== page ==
Updated with document link below.
I just read an intriguing report of a symposium on "The Debt Crisis in the Legal Profession." Here are some notable excerpts:
"[A] time of true crisis in the legal profession may be just ahead. Data . . . indicate that law graduates are defaulting on their educational debts in disproportionately high numbers, and, according to the responses generated by financial aid and admission professionals during the Symposium, the debt/default phenomenon could have a dire outcome unless the entire legal community comes together in an effort to resolve it."
"[Data show that many graduates are leaving school with law school debt that exceeds the median starting salary for new lawyers] and will be faced with the possibility of allocating nearly 20 percent of [their] net monthly income to debt repayment."
"[Even higher debt loads] are relatively common among today's law graduates, yet, at the same time, NALP's data show that the prevalence of full-time legal and private practice jobs has been in sharp decline over the past four to five years, and compensation for entry-level attorneys has remained relatively flat . . . ."
"The evidence offered by the Symposium participants suggests that educational debt has a tremendous impact on graduates. At the least, it appears that debt dictates the types of jobs new lawyers can consider after graduation, assuming their desire to sustain good credit and repay their loans."
"Given the constrained legal job market, debt simply adds to the incredible stress and anxiety law students experience--particularly when these new would-be professionals realize the true implications of the job-salary-debt equation. Moreover, debt has an insidious way of precipitating frustration and anger in graduates--who may focus their emotions on themselves, their law school, or the profession in general. . . ."
"Within the law school community, there are voices suggesting that employers can help solve the debt/default problem by simply increasing entry-level salaries. Symposium attendees agreed that such a short-sighted solution would likely have only one long-term effect--further exacerbation of an already tight job market as 'fewer hires get paid slightly more.'"
". . . There was strong agreement among all Symposium participants that the pressure is now on law schools to take action to ameliorate the crisis. Possible responses include: increase the consumer information provided to pre-law and entering students; limit or decrease class sizes; increase the intensity of entrance counseling regarding debt; funnel additional resources into loan repayment and loan forgiveness programs; increase the amount and availability of grants and scholarships; and stop the escalation of tuition costs."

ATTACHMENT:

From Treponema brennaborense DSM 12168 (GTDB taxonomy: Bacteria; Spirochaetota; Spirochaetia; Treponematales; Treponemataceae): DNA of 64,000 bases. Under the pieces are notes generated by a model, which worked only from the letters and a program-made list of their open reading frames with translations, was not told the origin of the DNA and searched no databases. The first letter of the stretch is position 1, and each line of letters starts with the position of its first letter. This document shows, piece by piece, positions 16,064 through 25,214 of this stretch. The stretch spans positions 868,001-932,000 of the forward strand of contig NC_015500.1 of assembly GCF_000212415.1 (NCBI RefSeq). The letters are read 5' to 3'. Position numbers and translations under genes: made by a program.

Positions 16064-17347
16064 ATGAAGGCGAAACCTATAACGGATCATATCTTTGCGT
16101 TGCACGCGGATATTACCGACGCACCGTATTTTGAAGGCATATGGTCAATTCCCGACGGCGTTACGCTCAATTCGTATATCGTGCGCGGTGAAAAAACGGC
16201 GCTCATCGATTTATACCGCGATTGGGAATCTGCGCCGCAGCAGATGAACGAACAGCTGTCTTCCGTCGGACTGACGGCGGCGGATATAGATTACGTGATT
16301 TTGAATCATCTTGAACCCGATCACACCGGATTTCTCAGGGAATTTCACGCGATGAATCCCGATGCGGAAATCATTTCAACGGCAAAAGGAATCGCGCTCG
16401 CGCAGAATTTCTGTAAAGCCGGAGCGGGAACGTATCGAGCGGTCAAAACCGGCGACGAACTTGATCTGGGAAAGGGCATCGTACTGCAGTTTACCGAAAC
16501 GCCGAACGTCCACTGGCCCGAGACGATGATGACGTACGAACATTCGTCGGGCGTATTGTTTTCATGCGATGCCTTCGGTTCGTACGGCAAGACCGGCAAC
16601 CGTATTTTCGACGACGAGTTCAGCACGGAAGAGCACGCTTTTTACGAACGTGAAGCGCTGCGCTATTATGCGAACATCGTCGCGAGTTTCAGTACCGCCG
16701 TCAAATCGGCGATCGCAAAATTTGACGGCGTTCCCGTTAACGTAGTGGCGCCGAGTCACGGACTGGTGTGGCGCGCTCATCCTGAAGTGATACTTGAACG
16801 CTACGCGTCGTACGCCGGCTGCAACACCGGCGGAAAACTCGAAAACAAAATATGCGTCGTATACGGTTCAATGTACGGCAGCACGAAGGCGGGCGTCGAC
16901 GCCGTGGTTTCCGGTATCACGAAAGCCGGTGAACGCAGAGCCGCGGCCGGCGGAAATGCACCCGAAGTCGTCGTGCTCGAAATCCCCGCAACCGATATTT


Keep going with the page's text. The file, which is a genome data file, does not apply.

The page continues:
"The dichotomous data on the profession was disturbing to Symposium participants. When they recounted the facts--full-time legal and private practice jobs have been in steady decline, salaries have plateaued, graduate numbers are at the highest level . . . , and default rates of attorneys are the highest among all professional groups--they agreed that this may well be the early stages of a crisis of considerable proportion."
"Additionally, participants noted the impact of these events on the media and public, who cynically allege that 'there are too many lawyers,' espouse distrust of the profession, pose the possibility that a significant number of attorneys may be underemployed, and report that a large cadre of law school alums are disenfranchised from the profession and from their law schools. . . ."
"NALP employer members suggest that law graduates who can 'hit the ground running' are and will continue to be in great demand. Therefore, NALP and its members can continue the effort to support the development of 'gapless curricula' which will help provide graduates with essential skills and knowledge that will allow them to compete with laterals and technological innovations that have constrained the entry-level market. . . ."
"The concluding remarks of the Symposium revealed that the debt crisis cannot be averted: it is already upon the profession. However, there was agreement that it can be ameliorated somewhat if all stakeholders, including students, law school deans and faculty, lenders, admission and financial aid professionals, legal employers, and law-related or affiliated organizations work together toward solutions."
This symposium occurred in October 1995. You can read the report here.